Shaun Inman’s statistical brainchild, Mint, is now live. He (unfortunately) never shot a demo version my way, so this is my first time playing with it and I have to say it’s exactly what I thought it would be, and a lot more. It’s very cool, and I hope he makes a mint from sales 😉
I’m currently sitting at the BBS keynote, watching a Microsoft engineer demonstrate the new RSS capabilities built into
Microsoft Windows Internet Explorer 7. Read more about it over at ForeverGeek.com. Personally, I don’t really “get it.”
“Weblog owners now have the option to turn on default comment moderation for all posts made to any of their weblogs. With comment moderation turned on, new comments will not be visible to the public until they have been approved by the owner.”
I’ve already played with some of these new features on my blog and they work really well. It also has a cool comment preview feature where you can read comments without clicking to go anywhere — very useful in getting rid of spam.
This post really has nothing to do with weblogs, but is mainly just a verbalization of the amazement I have for technology. Read on.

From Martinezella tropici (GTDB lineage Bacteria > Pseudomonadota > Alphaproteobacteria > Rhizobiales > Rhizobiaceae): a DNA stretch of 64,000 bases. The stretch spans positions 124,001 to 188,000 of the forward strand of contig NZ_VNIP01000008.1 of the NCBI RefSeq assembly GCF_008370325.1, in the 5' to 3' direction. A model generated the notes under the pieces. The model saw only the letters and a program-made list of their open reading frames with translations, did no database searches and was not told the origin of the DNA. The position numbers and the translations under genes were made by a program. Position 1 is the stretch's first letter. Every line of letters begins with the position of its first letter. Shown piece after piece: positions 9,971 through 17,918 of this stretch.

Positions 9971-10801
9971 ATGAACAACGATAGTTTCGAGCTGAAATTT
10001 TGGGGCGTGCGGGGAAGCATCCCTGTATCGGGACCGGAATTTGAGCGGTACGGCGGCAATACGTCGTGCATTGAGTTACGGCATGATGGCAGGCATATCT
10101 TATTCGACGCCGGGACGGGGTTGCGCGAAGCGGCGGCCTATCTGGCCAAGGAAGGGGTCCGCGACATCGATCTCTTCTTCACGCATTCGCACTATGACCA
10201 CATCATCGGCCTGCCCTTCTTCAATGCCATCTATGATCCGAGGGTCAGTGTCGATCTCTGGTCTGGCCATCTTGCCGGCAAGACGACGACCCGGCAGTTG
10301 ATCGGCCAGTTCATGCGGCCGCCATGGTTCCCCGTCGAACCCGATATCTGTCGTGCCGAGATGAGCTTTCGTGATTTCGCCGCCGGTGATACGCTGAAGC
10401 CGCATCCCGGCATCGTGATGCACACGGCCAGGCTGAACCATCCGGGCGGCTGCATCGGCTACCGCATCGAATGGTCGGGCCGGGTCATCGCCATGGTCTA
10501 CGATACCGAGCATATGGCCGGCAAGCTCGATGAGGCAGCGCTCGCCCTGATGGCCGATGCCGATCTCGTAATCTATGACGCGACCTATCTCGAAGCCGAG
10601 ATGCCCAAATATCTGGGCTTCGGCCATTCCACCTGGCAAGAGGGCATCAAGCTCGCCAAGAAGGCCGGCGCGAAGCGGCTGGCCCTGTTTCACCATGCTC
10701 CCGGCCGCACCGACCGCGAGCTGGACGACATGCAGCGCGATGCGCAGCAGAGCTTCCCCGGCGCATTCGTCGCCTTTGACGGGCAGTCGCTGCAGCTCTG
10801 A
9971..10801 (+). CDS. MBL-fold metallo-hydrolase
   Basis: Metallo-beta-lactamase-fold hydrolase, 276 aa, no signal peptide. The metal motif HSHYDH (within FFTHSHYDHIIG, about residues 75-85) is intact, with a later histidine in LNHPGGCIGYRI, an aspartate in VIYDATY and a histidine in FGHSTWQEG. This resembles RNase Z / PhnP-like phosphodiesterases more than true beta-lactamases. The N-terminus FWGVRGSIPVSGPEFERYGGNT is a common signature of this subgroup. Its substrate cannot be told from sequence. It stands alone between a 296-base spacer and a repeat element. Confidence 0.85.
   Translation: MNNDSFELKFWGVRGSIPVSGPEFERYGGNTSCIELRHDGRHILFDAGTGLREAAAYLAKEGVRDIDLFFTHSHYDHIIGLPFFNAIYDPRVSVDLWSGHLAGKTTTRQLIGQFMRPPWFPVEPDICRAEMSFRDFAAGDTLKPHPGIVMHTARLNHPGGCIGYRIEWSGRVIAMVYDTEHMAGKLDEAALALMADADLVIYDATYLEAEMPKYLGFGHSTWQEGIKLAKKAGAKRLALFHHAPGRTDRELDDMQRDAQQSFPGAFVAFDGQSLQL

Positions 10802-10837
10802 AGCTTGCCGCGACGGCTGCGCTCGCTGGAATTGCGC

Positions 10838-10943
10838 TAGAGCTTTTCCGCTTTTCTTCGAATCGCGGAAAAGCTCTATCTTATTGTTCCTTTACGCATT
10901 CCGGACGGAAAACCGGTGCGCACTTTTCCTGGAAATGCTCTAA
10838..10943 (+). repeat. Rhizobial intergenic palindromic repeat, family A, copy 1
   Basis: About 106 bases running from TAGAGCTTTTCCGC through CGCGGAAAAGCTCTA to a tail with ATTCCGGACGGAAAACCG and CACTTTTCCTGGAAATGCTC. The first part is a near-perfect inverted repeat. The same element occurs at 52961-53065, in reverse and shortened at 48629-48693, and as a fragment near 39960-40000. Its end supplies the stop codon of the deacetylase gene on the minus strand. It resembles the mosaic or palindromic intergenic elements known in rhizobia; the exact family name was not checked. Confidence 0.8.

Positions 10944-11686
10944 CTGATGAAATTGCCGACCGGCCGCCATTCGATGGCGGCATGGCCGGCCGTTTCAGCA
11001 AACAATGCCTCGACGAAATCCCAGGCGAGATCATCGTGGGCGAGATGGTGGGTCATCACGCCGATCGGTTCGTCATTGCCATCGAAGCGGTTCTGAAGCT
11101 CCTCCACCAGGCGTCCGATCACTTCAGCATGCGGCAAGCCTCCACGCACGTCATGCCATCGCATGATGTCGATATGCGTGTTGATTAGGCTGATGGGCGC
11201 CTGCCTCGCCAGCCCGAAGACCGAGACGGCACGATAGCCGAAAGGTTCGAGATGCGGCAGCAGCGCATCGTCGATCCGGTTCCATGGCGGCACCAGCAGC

It makes travel more fun. Without giving away too many of Adam’s project secrets, Sixtyspots will let you find out great recommendations for where to go, what to do when you’re there, and what kind of secret handshake is needed for the good tequila (I heard this grip gets you Patron in Pittsburgh.) Suggestions and ideas from real people who have been there, done that, and now want to help you.
Apple has teamed up with Nokia to produce an open source version of Safari to work on the next Nokia cellphones due out next year. This new web browser project is supposed to be compatible with a slew of other cellphones as well, including ones from LG and Samsung.
As a web designer, this makes me excited because that means the CSS mobile profile might become a reality for mobile browser users now that a great browser like Safari is rendering it all.